by Katie Koepfinger
Home to Roberto Cavalli, Domenico
Dolce and Stefano Gabbana, Italy is drenched in expensive name brands.
But in one small corner of the country, a mild-mannered fashionista is
sporting a style all her own.
Daniela Barzotti, founder, owner, and operator of a shop in Cagli called
Kahdija, says she has been interested in the sort of bohemian-style clothing
displayed across her storefront since she was a child.
A trip to India at the age of 24 inspired her to
open the shop, which sells shoes, clothing, jewelry and other items imported
mostly from India and Thailand.
As promised in its slogan, this store truly is
“a little corner of the Orient.” Jewelry and scarves in a
lavish array of colors adorn the walls, transporting visitors to a Middle
Eastern world far from the cobblestone streets of Cagli.
Unique knick-knacks and figurines of mythical creatures sit crowded together
on shelves stacked up to the ceiling. Tribal masks stare downward from
every wall. Iridescent wind chimes jingle and clink. What may seem like
clutter to some fits together perfectly to accent the brightly colored,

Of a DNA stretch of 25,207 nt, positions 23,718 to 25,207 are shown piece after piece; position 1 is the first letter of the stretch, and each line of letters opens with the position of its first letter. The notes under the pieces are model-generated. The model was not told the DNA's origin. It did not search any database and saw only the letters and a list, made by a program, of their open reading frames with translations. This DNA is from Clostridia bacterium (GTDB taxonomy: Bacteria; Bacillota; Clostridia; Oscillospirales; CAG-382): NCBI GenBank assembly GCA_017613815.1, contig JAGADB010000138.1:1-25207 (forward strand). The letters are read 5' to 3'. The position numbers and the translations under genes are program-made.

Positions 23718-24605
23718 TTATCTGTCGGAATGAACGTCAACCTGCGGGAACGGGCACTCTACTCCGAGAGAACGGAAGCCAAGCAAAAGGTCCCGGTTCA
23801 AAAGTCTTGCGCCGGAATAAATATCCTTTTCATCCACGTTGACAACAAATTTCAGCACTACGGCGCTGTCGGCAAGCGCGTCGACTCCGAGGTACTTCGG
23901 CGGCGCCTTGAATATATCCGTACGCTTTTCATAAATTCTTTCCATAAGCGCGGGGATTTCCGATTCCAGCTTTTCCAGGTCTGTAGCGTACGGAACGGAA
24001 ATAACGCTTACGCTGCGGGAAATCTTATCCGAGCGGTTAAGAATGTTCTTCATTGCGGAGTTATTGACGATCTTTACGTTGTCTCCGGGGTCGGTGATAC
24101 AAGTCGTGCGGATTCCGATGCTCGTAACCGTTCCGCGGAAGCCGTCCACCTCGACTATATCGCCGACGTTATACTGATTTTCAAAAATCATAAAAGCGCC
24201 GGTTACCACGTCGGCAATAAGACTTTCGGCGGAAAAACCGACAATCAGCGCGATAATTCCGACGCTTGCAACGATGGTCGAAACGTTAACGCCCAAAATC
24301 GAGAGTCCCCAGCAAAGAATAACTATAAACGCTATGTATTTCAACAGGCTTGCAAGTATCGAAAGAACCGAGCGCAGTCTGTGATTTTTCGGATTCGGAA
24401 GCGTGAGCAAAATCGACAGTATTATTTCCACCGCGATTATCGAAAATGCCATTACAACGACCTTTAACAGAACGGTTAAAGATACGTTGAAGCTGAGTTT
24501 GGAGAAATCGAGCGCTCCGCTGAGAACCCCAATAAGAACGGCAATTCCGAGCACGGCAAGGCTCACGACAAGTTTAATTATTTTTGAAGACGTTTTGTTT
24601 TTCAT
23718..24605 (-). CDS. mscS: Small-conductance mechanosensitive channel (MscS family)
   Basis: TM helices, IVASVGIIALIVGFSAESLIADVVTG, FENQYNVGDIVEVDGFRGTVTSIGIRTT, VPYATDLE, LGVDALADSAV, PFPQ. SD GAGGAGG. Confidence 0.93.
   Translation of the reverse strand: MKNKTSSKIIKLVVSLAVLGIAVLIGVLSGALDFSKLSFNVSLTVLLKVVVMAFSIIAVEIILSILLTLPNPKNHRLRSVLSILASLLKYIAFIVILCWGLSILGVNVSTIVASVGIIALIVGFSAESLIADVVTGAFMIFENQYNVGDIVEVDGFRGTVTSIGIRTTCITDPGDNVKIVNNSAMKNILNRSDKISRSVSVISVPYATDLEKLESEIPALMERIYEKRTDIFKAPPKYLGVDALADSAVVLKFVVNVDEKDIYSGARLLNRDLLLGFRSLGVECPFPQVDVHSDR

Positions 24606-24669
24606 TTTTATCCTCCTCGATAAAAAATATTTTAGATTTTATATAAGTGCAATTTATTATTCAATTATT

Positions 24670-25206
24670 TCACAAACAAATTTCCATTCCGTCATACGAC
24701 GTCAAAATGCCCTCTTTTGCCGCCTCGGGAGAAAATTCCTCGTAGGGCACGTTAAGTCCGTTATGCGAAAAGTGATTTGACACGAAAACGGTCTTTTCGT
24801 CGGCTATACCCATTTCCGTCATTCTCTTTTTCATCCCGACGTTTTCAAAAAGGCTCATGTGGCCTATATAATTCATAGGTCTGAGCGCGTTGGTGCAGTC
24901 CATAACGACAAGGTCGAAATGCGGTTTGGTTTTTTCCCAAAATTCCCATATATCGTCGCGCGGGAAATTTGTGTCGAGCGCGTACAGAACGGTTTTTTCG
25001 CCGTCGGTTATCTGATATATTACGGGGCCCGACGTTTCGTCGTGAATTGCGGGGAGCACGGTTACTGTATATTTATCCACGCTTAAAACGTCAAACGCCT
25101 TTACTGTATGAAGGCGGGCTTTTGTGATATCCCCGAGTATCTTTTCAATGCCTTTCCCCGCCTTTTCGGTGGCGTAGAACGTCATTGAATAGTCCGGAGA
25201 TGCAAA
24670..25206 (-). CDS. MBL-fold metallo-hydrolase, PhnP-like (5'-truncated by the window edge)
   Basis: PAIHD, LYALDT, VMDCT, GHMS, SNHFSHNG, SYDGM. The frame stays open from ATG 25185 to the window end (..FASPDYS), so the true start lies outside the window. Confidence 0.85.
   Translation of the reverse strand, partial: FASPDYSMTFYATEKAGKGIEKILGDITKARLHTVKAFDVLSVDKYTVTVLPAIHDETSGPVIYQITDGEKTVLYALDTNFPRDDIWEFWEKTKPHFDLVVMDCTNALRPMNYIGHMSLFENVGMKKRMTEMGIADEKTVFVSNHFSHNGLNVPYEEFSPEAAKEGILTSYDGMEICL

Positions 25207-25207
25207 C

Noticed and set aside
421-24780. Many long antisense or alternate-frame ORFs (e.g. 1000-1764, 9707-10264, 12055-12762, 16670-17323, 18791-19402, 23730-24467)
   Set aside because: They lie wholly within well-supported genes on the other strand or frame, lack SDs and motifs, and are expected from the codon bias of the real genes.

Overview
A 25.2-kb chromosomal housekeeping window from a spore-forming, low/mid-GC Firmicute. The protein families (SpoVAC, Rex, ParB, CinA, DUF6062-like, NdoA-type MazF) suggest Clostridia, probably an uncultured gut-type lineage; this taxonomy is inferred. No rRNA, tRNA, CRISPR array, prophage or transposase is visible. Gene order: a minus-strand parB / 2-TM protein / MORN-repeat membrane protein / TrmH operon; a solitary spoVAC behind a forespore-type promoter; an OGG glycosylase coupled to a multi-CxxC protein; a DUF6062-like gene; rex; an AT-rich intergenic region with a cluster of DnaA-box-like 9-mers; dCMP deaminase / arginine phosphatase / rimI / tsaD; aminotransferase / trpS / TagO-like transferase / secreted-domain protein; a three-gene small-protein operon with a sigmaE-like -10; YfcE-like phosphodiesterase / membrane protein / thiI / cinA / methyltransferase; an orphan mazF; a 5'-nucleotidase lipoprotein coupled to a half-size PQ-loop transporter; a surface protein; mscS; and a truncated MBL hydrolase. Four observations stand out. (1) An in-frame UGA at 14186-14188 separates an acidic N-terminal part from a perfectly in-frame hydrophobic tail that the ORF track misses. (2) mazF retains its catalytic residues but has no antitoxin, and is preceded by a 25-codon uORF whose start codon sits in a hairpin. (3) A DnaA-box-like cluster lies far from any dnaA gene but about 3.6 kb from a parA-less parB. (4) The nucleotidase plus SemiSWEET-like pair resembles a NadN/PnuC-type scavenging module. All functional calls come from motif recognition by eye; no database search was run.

handmade clothes that are the essence of this little shop.
"My clothes are timeless, not in and out
with the fads,” Barzotti explains. With little concern for expensive
name brands and popular designers, she has introduced
Cagli to a different definition of fashion. Kahdija manages to bring international
influences to a rather isolated small town.
“I am just happy to be able to keep
the doors open,” says Barzotti. A native Cagliese, she now lives
in a farmhouse on the outskirts of town with her husband and 7-year-old
For someone without a college degree, she considers herself
to be lucky to be able to do something she enjoys so much. And after enduring
12 years of factory work, she truly appreciates her current, relaxed lifestyle
in which she has much more time to spend with her daughter. But she didn’t
just stumble upon this success by chance.
first it was very tough because my store targets a small group of young
people,” says Barzotti.
For the first three or four years of its
existence, Kahdija attracted only a very small group of unconventional
Cagliesi. However, now the boutique thrives, offering an unusual shopping
experience for a range of patrons.
“Sometimes even older people, like women
in their fifties, will come in looking for something out of the ordinary,”
says Barzotti. Her clientele is about 80 percent women, but she does sell
some clothes for men, and they can also buy ethnic masks or other home
“People who wear my clothes are more open-minded and care more about
the world around them,” says Barzotti. In its 12-year lifespan,
the shop has attracted an eclectic group of consumers from all over the
Marche region of Italy.
“It’s like a little Indian bazaar,”
she says. “If you come in with one thing in mind, you’ll leave
with ten because we have a little bit of everything. There’s something
here for everyone.”
Web design by Melissa Traynor